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What You Can Do To Increase Your Confidence With Lifting Weights

June 2, 2023

It can be intimidating if you’re new to the gym or haven’t lifted weights before.

Just thinking about all the equipment, the iron cages, the sweating and the grunting at once, it’s enough to make anyone want to walk right back out the door.

But we’ve all been there before. I’ve been there before, so I will tell you the five things that I found helped me gain my confidence in lifting weights and to get where I am now.

1. Get a coach or a personal trainer

This was one of the first things I did when I signed up for my very first gym and I can’t tell you how much it helped me learn how to use the equipment and lift weights.

To this day, I still have a coach, but it is the number one thing I couldn’t recommend enough. It doesn’t have to be me; get yourself someone who actually knows what they’re doing (keyword: actually), so they can teach you everything you need to know about lifting weights.

If you want it to be me, then I’d love that too. Enquire about online coaching with me, or if you’re a South-West Sydney local you can apply for personal training in person.

2. Follow a program

If you’ve been following me on Instagram for a while (if you aren’t, you’re totally missing out), you know it’s one of the things I go on and on about A LOT… I sound like a broken record. There are many reasons for that and if you read this blog, it’ll tell you why.

We’ll stay on topic though about how it improves your confidence with lifting: it takes the guesswork out of going to the gym. You’ll know exactly what you’re doing every time you step foot into the gym, what equipment you need to use, and you can even plan out how you navigate gym floor.

Now, all you need to do is pop those headphones on and get in the zone.

3. Go with a training buddy

How often have you asked your friend(s) when they’re going to the party? We’re creatures of habit and want to be in comfortable social situations. I would prefer to go to a party and know that my friend(s) are there when I arrive so I don’t have to make small talk with strangers…

The gym is just like that: one big party. You’ve got someone to talk to, someone to train with and someone who might help you if you’re not sure what you’re doing (which also why you should have a coach so there’s absolute certainty about what you’re doing).

They keep you accountable for going to the gym, and make the whole “lifting weights at the gym” experience less scary.

4. Go when it’s quieter

You check your program (if you’ve got a program) and have barbell squats in there, so you know you need the power rack at the gym. You rock up at the gym at 6 pm and all the racks are taken. Do you:

A. Pick one of the power racks and ask the person using it if you can jump in between sets or ask how much longer they have (if they’re a powerlifter, you’re better off jumping in between because they’ll be there for at least an hour)

OR 

B. Just use the cardio section because you’re intimidated by how busy the gym is and you’d rather ditch the workout you had planned than ask someone a question

If you chose B, you’re not the only one. I have a solution for you: go to the gym during off-peak times when it’s quieter. There will be fewer people around and the more often you go to the gym and do the workout you had planned, it’ll build up your confidence.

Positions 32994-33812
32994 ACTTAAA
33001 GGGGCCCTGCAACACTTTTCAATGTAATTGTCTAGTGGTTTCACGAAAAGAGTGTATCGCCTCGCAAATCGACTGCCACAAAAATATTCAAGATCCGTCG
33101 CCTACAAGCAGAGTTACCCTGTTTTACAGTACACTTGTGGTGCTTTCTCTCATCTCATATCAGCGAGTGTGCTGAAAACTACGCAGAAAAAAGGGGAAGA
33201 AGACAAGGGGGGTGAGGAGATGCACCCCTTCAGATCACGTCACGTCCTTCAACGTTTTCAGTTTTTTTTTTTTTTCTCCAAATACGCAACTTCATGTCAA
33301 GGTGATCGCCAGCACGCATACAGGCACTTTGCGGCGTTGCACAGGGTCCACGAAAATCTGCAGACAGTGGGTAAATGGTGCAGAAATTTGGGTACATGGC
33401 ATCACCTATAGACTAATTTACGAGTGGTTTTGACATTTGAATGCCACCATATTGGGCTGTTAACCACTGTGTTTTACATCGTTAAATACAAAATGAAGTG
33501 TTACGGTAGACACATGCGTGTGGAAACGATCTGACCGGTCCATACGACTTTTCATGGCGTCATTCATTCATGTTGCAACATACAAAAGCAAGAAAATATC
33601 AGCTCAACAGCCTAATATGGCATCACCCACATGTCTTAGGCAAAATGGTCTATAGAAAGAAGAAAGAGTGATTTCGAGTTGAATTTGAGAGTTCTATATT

Soon, you won’t stress when you realise you have to go to the gym during the after-work rush because someone in the meeting wouldn’t shut up so you missed your window. 

5. Focus on yourself

Say it with me: YOU DO YOU.

It’s just like when you start a new job, you’re in a new environment and you feel like a fish out of water. But you don’t have a choice – you have to turn up every single day and be there from 9 am to 5 pm, but it gets easier. You learn how to do your job, focus on what you need to do to get the job done (because we all want that end-of-year bonus!) and no one is watching you like a hawk (unless you have a micromanager…).

The gym’s basically a new workplace. You’re there because you want to look or feel a certain way, or hit your training goals. You need to put the work in and you know that if you focus on what you need to do, you’ll get there. Everyone else is too busy with their own workout to watch what you’re doing, so don’t worry about them. YOU DO YOU, boo.

So what do you do with all this new confidence?

All this confidence that you’re going to build from lifting weights in a gym is going to build your confidence outside of the gym. I always tell to my clients that I want to get them strong AF so they can be confident to do it on their own in the gym, and also do everything else in their life without hesitation.

When you start lifting weights, you’ve got goals like how much you want to squat, bench press or deadlift. If you follow a structured training program and have a good coach in your corner, you will keep making progress. Once you’ve hit that goal, it’ll boost your confidence because you just did what you said you would, and now nobody can stop you from aiming higher.

But no one ever said lifting weights was easy. If it were, we’d all be squatting 500kg, but that’s not how it is. Lifting weights is a mental and physical challenge and we’re always more capable than we think we are. If you stay disciplined and stick to the plan, you’ll break through those challenges and it’ll do wonders for your confidence.

Have I convinced you to go to the gym and start lifting weights yet? If it is a yes, I’m your girl! I can help you build confidence and move better. Send me a quick inquiry here.

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